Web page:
Pregnant and Parenting Teen Initiative

Best Practices

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A Resource Guide of Best Practices for Pregnant and Parenting Teen Programs

School Safety and Violence Prevention

Domestic Violence
Physical Abuse
Dationg Violence
Sexual Abuse
Best Practices


Violence occurs in one out of four families in the United States. Young people are confronted with the threat and the stark reality of violence in their schools, on their streets, and all too often, in their homes. Violence is a manifestation of other, equally disturbing problems among children, youth and families, among them, the increasing number of out-of-wedlock and teen births.

The secrecy, shame and stigma often associated with victimization make it difficult to identify individuals imminently at risk and provide the necessary support, counseling, education and referral. This underscores the need to address these issues in a direct and practical manner for all young people. Programs and services should convey that violence and victimization are not acceptable or permissible and promote personal skill development in refusal, coping and assertiveness. Young women need to feel confident in their ability to both resolve conflicts and to protect themselves.

Parent education and family support programs offer services in local communities that strengthen families to help parents better nuture and support their children, and prevent family violence, substance abuse and teen pregnancy. A range of violence prevention plans-in schools, on the streets to and from school, in individual neighborhoods-are necessary to protect children and youth. Positive youth activities after school, on weekends and during the summer provide safe, structured alternatives to the streets, and to a variety of risk-associated behaviors.

Violence prevention efforts must be the work of the total community-education, health, business, human services, clergy. If the community does not value, protect, care for and include its children, neglect and alienation may drive them to seek out acceptance and affiliation in counterproductive ways, such as joining gangs, initiating sexual behavior at an early age, or even becoming sexually promiscuous.

Domestic Violence

The primary cause of injury to women is partner battery. In the United States, a woman is beaten by her husband or boyfriend every 18 seconds. One in four teenage girls becomes involved in a physically or sexually abusive relationship. The best prevention is education, promoting recognition of the stages in the "cycle of violence" -honeymoon to tension to explosion.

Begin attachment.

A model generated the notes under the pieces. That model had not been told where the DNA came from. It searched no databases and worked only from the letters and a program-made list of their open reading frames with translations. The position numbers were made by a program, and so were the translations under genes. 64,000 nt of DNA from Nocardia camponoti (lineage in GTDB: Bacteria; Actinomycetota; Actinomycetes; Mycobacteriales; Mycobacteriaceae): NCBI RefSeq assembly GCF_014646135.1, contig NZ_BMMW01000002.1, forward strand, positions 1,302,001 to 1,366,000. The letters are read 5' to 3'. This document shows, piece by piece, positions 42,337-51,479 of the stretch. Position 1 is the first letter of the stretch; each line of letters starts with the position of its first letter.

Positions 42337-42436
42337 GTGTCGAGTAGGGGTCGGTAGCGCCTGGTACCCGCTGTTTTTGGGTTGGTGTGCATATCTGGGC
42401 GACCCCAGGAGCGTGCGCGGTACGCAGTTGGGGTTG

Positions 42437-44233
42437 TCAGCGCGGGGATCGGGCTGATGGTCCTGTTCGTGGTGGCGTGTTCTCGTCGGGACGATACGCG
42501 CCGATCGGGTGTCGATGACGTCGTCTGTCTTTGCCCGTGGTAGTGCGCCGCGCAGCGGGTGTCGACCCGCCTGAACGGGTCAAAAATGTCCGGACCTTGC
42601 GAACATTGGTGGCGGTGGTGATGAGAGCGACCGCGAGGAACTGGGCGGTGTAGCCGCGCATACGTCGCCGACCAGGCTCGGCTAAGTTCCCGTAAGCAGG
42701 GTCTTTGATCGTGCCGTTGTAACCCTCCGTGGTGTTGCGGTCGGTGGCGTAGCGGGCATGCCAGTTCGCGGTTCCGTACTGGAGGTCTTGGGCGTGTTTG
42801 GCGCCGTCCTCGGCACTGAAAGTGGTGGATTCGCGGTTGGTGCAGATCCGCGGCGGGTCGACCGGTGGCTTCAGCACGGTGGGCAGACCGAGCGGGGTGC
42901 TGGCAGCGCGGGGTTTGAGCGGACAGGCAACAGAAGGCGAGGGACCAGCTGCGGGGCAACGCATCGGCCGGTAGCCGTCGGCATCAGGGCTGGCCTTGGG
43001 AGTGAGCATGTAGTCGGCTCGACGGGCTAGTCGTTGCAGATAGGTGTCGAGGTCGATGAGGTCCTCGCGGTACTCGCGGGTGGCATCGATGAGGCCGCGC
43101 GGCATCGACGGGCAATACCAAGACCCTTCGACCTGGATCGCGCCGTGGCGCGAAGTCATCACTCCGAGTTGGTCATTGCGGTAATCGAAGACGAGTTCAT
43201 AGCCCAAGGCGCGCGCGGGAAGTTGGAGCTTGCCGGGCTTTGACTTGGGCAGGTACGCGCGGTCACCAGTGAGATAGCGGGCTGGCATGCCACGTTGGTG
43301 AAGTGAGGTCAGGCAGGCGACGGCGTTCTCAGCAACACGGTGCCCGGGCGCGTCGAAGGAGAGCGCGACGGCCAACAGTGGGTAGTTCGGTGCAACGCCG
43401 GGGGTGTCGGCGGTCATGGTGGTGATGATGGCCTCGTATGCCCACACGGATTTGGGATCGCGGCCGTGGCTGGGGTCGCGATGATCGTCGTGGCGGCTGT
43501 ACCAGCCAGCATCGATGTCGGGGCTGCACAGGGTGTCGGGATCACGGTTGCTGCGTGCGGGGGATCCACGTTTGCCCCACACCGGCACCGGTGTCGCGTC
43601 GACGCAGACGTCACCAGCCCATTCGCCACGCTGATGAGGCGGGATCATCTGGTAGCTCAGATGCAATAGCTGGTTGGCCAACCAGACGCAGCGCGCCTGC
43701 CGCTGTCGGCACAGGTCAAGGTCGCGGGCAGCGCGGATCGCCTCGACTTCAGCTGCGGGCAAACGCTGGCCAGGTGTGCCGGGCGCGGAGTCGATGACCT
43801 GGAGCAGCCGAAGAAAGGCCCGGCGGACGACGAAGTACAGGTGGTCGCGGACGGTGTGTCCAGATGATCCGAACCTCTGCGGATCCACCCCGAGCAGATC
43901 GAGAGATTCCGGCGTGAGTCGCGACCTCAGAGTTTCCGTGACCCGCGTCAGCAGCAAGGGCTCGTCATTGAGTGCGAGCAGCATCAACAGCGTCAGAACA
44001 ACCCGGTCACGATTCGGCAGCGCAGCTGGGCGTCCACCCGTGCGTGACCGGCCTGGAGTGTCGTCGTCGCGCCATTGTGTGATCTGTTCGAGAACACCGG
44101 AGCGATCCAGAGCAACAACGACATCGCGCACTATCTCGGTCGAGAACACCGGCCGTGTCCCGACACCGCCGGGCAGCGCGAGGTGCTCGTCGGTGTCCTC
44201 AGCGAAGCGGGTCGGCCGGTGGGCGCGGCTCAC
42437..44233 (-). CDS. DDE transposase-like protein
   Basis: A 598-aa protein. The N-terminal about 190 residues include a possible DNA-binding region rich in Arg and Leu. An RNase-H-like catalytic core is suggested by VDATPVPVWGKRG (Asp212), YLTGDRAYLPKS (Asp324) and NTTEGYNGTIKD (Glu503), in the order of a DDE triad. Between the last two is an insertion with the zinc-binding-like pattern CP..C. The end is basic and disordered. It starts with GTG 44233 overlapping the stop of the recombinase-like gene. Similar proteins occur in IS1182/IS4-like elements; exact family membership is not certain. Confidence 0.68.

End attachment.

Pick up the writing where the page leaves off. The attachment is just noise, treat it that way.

Physical Abuse

Many pregnant teenagers have histories of physical abuse. Studies have shown that children who have been physically assaulted are at higher risk of developing aggressive behavior. As parents, people with a history of maltreatment are six times more likely than the general population to abuse their own children- a manifestation of the generational "cycle of violence." Educating teens offers hope for those in abusive families that they can "break the cycle."

Dating Violence

Very often, young people in dating relationships demonstrate controlling and manipulative behaviors. This may indicate serious and potentially dangerous problems for both young people in the relationship. At the least, their academic progress and success in school will be compromised. At the worst, the situation could be lethal.

Almost 60 percent of students involved in dating violence come from violent families. Stress, alcohol and other drug abuse, social and age inequality between teen partners, dating frequency, low family incomes and poor interpersonal communication skills are other risk factors identified in abusive relationships. Nonconsensual sexual intercourse between people who are acquainted with each other or are dating is the most common type of rape, accounting for 70 to 80 percent of rape crisis center contacts. Acquaintance rape involves the use of physical force, emotional bargaining, blackmail or mind games to force sexual intercourse.

Sexual Abuse